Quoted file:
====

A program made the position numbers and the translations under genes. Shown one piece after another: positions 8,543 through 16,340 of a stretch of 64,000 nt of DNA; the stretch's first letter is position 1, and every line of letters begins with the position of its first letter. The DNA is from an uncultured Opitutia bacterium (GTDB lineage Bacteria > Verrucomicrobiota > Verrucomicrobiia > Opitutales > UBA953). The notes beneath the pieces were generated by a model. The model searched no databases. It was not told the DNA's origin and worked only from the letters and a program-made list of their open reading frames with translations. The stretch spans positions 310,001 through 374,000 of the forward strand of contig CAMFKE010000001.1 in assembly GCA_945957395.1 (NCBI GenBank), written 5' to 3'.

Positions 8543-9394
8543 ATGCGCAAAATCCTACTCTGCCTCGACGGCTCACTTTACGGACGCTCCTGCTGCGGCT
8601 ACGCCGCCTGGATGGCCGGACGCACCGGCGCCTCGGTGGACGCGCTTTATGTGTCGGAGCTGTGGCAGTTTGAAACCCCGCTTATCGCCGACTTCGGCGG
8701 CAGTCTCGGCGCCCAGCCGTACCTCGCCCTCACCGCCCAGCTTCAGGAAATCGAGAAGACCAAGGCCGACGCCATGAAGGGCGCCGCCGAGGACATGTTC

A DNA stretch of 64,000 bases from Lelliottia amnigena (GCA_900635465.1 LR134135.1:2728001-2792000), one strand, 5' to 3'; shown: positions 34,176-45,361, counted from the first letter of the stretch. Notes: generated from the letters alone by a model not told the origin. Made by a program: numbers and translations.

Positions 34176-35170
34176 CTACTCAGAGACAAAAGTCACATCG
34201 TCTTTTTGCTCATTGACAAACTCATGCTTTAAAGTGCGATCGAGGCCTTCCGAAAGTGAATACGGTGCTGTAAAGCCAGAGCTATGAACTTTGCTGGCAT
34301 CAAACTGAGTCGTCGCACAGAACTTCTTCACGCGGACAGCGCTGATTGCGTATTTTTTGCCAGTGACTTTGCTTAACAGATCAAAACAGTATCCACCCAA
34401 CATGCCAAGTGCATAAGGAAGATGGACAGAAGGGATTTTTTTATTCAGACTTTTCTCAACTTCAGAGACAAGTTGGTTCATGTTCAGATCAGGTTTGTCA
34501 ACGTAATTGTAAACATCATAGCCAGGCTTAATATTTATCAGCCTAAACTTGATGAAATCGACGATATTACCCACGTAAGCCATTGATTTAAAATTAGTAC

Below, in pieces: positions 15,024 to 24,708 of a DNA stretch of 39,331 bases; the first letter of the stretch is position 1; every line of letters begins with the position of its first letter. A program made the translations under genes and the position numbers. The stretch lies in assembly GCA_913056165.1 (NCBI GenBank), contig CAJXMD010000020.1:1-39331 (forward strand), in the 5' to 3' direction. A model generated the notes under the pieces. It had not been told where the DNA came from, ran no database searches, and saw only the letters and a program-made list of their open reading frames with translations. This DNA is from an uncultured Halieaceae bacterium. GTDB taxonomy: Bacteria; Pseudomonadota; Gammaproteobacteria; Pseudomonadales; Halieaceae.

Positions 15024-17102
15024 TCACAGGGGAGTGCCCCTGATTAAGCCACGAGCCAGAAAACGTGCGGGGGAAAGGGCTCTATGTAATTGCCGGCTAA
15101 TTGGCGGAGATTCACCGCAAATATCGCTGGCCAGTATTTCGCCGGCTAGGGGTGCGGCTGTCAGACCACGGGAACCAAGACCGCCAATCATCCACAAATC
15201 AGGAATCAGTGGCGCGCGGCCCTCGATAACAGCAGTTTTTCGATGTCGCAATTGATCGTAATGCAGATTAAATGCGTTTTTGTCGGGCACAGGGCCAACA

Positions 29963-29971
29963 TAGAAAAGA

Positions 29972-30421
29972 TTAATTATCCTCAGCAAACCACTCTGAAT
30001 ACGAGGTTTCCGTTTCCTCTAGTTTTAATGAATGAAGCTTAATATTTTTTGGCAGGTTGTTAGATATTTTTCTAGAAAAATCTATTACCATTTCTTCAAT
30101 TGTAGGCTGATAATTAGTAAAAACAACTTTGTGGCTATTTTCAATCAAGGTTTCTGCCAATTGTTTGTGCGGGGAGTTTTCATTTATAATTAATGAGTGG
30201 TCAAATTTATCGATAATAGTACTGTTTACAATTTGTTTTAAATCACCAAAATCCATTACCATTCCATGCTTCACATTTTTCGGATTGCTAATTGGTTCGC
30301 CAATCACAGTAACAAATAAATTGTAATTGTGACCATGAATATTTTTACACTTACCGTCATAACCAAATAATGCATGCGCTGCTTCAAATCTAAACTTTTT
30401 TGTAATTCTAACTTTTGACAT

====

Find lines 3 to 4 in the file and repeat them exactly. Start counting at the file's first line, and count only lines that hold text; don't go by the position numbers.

8543 ATGCGCAAAATCCTACTCTGCCTCGACGGCTCACTTTACGGACGCTCCTGCTGCGGCT
8601 ACGCCGCCTGGATGGCCGGACGCACCGGCGCCTCGGTGGACGCGCTTTATGTGTCGGAGCTGTGGCAGTTTGAAACCCCGCTTATCGCCGACTTCGGCGG